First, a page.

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Winter Weather Aerial Lift Work Hazards

 winter weather work hazards

Working outdoors in the winter brings many challenges. Not only can winter weather make it difficult to keep warm, and contribute to increased risky situations, but it can also make otherwise simple jobs dangerous.

If you work on aerial lifts in the winter, there are many hazards you need to watch out for. It is critical for you to understand how to work safely and prevent life-threatening accidents.

Top Winter Weather Work Hazards

Besides snow, ice and cold temperatures, ensuring you have a stable surface is a key part of working with aerial lifts, and other equipment, safely. Aerial lifts can become unstable and tip over if not placed on secure, even ground and this is especially important in the winter. When there is snow and ice, you need to make sure the ground is firm and stable for using aerial lifts. If not, work cannot be completed with a powered lift.

Winter can also bring strong winds. Gusts of wind can cause aerial lifts and scissor lifts to become unstable and topple over, causing serious injuries and deaths. It is safest to postpone work with a lift if wind speeds hit 20 mph or higher.

Cold temperatures can also affect aerial lifts and other types of equipment work. When temps drop below 10 degrees Fahrenheit, extra attention needs to be placed on the shock loading, crane hydraulics, and other mechanical components of the lift. When using aerial lifts and scissor lifts in winter weather, it is important to use caution considering the possibility of hydraulic failures.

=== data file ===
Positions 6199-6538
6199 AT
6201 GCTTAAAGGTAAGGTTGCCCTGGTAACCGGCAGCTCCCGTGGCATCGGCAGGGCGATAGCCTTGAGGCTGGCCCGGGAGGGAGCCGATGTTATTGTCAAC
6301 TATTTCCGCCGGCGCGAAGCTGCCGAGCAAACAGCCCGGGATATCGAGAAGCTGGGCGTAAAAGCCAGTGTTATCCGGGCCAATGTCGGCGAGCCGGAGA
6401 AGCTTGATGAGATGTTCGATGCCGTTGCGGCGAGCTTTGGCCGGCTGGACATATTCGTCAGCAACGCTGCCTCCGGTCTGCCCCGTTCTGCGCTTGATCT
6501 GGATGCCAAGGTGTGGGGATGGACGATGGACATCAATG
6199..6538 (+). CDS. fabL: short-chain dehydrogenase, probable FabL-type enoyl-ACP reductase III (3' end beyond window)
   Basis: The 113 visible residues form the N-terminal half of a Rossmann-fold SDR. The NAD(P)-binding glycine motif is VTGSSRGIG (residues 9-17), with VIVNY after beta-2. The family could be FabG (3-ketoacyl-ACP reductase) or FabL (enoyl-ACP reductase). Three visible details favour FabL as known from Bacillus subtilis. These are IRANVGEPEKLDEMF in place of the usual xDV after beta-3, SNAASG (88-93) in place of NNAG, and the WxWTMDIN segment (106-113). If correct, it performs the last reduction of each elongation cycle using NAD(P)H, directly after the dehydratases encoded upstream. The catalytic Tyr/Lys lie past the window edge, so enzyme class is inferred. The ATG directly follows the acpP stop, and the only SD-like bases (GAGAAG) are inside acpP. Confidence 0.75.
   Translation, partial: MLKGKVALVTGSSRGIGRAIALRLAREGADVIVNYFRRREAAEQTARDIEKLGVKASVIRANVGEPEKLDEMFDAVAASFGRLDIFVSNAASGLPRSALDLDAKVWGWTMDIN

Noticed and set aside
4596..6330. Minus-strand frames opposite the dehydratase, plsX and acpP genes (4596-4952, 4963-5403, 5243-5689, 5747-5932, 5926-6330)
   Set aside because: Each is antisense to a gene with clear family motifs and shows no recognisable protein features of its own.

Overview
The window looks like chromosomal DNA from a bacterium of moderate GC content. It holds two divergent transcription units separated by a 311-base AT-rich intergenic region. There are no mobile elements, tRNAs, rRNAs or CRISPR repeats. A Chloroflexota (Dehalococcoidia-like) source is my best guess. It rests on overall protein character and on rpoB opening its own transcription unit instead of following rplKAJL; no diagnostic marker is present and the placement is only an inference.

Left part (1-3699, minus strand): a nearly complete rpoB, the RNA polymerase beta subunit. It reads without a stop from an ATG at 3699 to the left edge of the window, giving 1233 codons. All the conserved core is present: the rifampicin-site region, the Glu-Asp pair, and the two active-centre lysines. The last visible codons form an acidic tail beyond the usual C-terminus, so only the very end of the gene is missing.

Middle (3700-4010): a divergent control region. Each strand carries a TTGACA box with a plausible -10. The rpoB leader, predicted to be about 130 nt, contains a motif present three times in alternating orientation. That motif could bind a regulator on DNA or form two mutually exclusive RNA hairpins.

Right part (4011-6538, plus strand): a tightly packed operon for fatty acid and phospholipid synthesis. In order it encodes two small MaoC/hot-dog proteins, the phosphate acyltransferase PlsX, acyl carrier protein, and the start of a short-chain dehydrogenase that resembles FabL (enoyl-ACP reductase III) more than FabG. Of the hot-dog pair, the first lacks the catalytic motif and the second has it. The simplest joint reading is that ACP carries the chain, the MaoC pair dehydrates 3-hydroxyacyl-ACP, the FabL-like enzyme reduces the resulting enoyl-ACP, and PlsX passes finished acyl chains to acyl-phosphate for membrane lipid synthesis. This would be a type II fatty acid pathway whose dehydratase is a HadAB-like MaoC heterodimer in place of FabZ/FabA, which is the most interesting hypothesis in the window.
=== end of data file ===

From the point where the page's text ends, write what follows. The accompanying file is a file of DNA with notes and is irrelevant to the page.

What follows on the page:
Cold weather also affects operators, and certain precautions need to be made to ensure workers aren’t subjected to cold weather injuries and illness.

How to Work Safer in the Winter

To stay safe while working outside this winter, workers and aerial lift operators should follow these tips:

Dressing for the cold:

– Wear at least three layers of loose fitting clothes
– Use a knit mask to cover your face and mouth
– Wear a hat that covers your ears
– Wear insulated gloves
– Wear waterproof, insulated boots

Removing snow and other tasks at height using aerial lifts:

– Make sure workers are properly trained
– Make sure guardrails are in good condition and not used to stand on
– Make sure workers use a body harness and lanyard when on the lift

To prevent slips and falls on snow and ice:

– Wear proper footwear with tread
– Take short steps and walk at a slower pace
– Employers should clear snow and ice from walkways and spread deicer as soon as possible after a winter snow

When working on power lines:

– Workers must set up proper traffic zones to warn drivers with cones, signs, lights, and barrels
– De-energize power cables when possible. If not possible, qualified workers must do a hazard analysis to determine whether work and weather conditions are safe
– When possible, stay at least 10 feet away from energized power lines
– Workers must use proper tools and personal protective equipment


There are many ways workers can stay safe this winter, but the first step is receiving quality training and certification. Check out the online, OSHA-compliant aerial lift training from



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